The Malaysian Water Quality Index of six variables has been continuously reported with limitations; it is perceived as insufficiently inclusive as only physicochemical parameters are considered [10]. Al-Manun and Idris [11] suggested the addition of biological indicators to the existing index as microbial pollution is a widespread issue in rivers of Malaysia due to the warm and humid tropical climate, conducive for microbial growth [1215]. Naubi et al. [16] examined the water quality of a Malaysian river, concluding that the existing WQI is not an effective measure as the index did not take into account heavy metals, nutrients, and FCC that are found to be problematic. Al-Manun and Idris [11] proposed a revisited version of DOE-WQI with turbidity and total phosphorus replacing pH and COD; the revised WQI was found to produce a score 10–20 points lower than the original index. Despite criticisms and recommendations, there are yet limited studies to objectively demonstrate the shortcomings of this indexing method. Hence, this paper attempts to evaluate the effectiveness of Malaysian physicochemical WQI by comparisons with other indices and to propose a modified index for assessment of tropical rivers with specific reference to rivers in Sarawak, Malaysia.

2. Materials and Methods

2.1. Sampling

Water samples were collected from 18 stations located at the Sarawak River and its tributaries. The sampling stations are shown in Figure 1 with the corresponding GPS positions summarized in Table 1. Sampling was carried out during the wet season in December 2015, January 2016, and March 2016. The samples were collected from subsurface of 0–20 cm into 2 L polyethylene bottles for ex situ analyses including TSS, COD, and NH3-N. No acid was added for preservation; the samples were analyzed within three days. For BOD analysis, the water samples were collected in a 2 L polyethylene bottle and shaken vigorously. The initial DO reading was recorded. The water sample was then filled into a 300 mL BOD glass bottle and wrapped with aluminum foil. For FCC analysis, water samples were collected in sterilized glass bottles and the analysis was conducted within 24 hours. All the samples were kept in the cooler box for transportation to the laboratory.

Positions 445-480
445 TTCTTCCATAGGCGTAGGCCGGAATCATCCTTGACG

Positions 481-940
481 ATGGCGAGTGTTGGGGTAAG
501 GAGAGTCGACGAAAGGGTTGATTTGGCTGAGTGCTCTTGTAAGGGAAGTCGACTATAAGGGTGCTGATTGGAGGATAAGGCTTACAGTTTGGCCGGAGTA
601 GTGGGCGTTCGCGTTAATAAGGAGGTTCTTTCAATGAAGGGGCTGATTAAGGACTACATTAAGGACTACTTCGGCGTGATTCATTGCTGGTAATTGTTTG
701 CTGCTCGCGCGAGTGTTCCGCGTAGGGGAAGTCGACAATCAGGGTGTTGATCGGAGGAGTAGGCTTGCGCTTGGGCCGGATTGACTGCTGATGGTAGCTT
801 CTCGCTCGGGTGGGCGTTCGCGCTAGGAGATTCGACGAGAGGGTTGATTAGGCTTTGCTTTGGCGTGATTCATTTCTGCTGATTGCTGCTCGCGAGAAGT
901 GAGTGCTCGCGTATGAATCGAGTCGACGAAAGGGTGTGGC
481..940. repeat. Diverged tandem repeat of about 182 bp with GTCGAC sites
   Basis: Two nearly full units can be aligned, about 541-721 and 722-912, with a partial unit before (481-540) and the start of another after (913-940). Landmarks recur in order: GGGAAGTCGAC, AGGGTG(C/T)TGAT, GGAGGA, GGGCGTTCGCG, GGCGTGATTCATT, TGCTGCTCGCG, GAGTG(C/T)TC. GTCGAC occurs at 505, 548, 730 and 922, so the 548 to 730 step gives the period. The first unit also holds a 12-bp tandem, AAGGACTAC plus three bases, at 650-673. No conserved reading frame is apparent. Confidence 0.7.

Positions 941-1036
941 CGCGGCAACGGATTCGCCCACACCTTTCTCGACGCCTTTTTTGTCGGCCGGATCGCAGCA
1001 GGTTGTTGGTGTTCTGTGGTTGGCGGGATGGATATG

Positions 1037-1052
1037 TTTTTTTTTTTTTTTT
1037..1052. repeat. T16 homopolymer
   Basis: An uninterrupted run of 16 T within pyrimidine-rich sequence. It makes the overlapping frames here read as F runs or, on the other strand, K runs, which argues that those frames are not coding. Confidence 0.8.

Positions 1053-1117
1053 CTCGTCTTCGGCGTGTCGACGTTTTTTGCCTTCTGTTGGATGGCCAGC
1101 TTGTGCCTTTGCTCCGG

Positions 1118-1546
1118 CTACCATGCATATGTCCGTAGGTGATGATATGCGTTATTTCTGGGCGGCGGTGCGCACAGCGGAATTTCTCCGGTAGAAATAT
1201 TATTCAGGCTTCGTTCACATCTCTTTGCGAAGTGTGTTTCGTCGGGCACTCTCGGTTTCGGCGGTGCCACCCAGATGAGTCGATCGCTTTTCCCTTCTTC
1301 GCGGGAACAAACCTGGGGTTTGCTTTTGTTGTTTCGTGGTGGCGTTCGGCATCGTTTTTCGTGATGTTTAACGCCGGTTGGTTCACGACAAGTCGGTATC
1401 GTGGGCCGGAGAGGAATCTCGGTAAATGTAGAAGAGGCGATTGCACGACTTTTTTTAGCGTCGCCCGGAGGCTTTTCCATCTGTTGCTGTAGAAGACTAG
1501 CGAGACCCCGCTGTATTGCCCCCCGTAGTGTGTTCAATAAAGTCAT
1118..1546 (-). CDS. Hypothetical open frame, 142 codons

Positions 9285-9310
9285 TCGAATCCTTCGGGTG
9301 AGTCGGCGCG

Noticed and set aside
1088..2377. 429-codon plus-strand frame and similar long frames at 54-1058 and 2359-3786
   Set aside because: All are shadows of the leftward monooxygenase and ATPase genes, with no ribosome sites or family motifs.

Table 1: The GPS coordinates of the sampling stations.
Figure 1: The sampling locations at the Sarawak River and its tributaries.
2.2. Water Quality Analyses

The in situ parameters including pH, DO, specific conductivity (Cond), and turbidity (Turb) were recorded using Horiba U-52 Multiparameter in triplicate. The meters were calibrated according to the standard procedures prior to sampling. The samples were subjected to ex situ analysis for TSS, BOD, COD, NH3-N, and FCC. Total suspended solids (TSS) were determined according to the standard method of gravimetric analysis [17]. A total of 500 mL of the water sample was filtered through a membrane filter of 0.45 μm. The membrane filter was preweighed to 0.1 mg. After filtration, the membrane filter was oven-dried at 105°C overnight and left to cool in a desiccator before its final weight was recorded. Biochemical oxygen demand (BOD) was determined according to the standard method of 5-day BOD test [17]. The BOD bottles were stored in the dark and the DO reading was recorded after 5 days. COD and NH3-N were measured using DR900 according to the reactor digestion method and salicylate method, respectively. Fecal coliform count (FCC) was determined based on the membrane filtration method.

2.3. Evaluation of Water Quality Indices

The water quality data obtained was evaluated with the water quality indexing method developed by the Department of Environment (DOE), Malaysia, referred to as DOE-WQI. The data was also subjected to evaluation with the River Ganga Index, Minimal Water Quality Index (), and an index modified from the existing DOE-WQI (modified DOE-WQI), proposed by the authors.

2.3.1. Department of Environment Water Quality Index (DOE-WQI) [1]

DOE-WQI is the sum of weighted subindices for six variables (pH, DO, BOD, COD, NH3-N, and TSS). The subindices are derived based on segmented nonlinear functions as follows.

DO (in % saturation):

BOD (mg/L):

COD (mg/L):

N-N (mg/L):

TSS (mg/L):